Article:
In all other respects, the proposed levy action regarding the taxpayers represents the only efficient means for collection of the liabilities at issue in this case.
The notice states that petitioners have neither offered an argument nor cited any authority to permit Appeals to deviate from the provisions of the IRM.
This case is another in a long list of cases brought in this Court involving respondent's proposal to levy on the assets of a partner in a Hoyt partnership to collect Federal income taxes attributable to the partner's participation in the partnership. Petitioners argue that Appeals was required to let them pay $83,213 to compromise a $298,003 Federal income tax liability for 1981 through 1986. Where an underlying tax liability is not at issue in a case invoking our jurisdiction under section 6330(d), we review the determination of Appeals for abuse of discretion. See Sego v. Commissioner , 114 T.C. 604, 610 (2000); see also Clayton v. Commissioner , T.C. Memo. 2006-188; Barnes v. Commissioner , T.C. Memo. 2006-150. We reject the determination of Appeals only if the determination was arbitrary, capricious, or without sound basis in fact or law. See Cox v. Commissioner , 126 T.C. 237, 255 (2006); Murphy v. Commissioner , 125 T.C. 301, 308, 320 (2005).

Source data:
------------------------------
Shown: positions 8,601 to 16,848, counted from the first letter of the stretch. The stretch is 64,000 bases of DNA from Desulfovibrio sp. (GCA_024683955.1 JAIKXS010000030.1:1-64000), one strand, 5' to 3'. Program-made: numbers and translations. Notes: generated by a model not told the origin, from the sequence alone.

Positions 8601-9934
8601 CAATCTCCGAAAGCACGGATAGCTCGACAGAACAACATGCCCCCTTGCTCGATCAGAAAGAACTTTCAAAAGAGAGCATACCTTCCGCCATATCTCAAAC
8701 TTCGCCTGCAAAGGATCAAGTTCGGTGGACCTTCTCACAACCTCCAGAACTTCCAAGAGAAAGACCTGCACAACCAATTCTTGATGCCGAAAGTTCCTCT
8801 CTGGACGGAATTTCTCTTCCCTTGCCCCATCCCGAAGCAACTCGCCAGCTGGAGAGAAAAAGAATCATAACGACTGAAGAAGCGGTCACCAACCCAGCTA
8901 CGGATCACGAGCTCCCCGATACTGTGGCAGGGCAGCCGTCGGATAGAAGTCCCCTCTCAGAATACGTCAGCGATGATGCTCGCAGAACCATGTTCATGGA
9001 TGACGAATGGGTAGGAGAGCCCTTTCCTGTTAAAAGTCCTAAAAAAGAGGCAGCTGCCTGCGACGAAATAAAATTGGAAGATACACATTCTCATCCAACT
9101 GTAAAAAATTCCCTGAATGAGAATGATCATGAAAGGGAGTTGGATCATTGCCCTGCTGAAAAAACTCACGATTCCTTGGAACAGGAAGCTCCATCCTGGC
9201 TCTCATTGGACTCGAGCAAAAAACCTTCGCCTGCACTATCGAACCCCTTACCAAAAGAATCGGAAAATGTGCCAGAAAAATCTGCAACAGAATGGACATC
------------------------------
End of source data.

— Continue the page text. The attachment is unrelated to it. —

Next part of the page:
Where, as here, we decide the propriety of Appeals's rejection of an offer-in-compromise, we review the reasoning underlying that rejection to decide whether the rejection was arbitrary, capricious, or without sound basis in fact or law. We do not substitute our judgment for that of Appeals, and we do not decide independently the amount that we believe would be an acceptable offer-in-compromise. See Murphy v. Commissioner , supra at 320; see also Clayton v. Commissioner , supra ; Barnes v. Commissioner , supra ; Fowler v. Commissioner , T.C. Memo. 2004-163; Fargo v. Commissioner , T.C. Memo. 2004-13, affd. 447 F.3d 706 (9th Cir. 2006). Nor do we usually consider arguments, issues, or other matters raised for the first time at trial, but we limit ourselves to matter brought to the attention of Appeals. See Murphy v. Commissioner , supra at 308; Magana v. Commissioner , 118 T.C. 488, 493 (2002). "[E]vidence that * * * [a taxpayer] might have presented at the section 6330 hearing (but chose not to) is not admissible in a trial conducted pursuant to section 6330(d)(1) because it is not relevant to the question of whether the Appeals officer abused her discretion." Murphy v. Commissioner , supra at 315. 8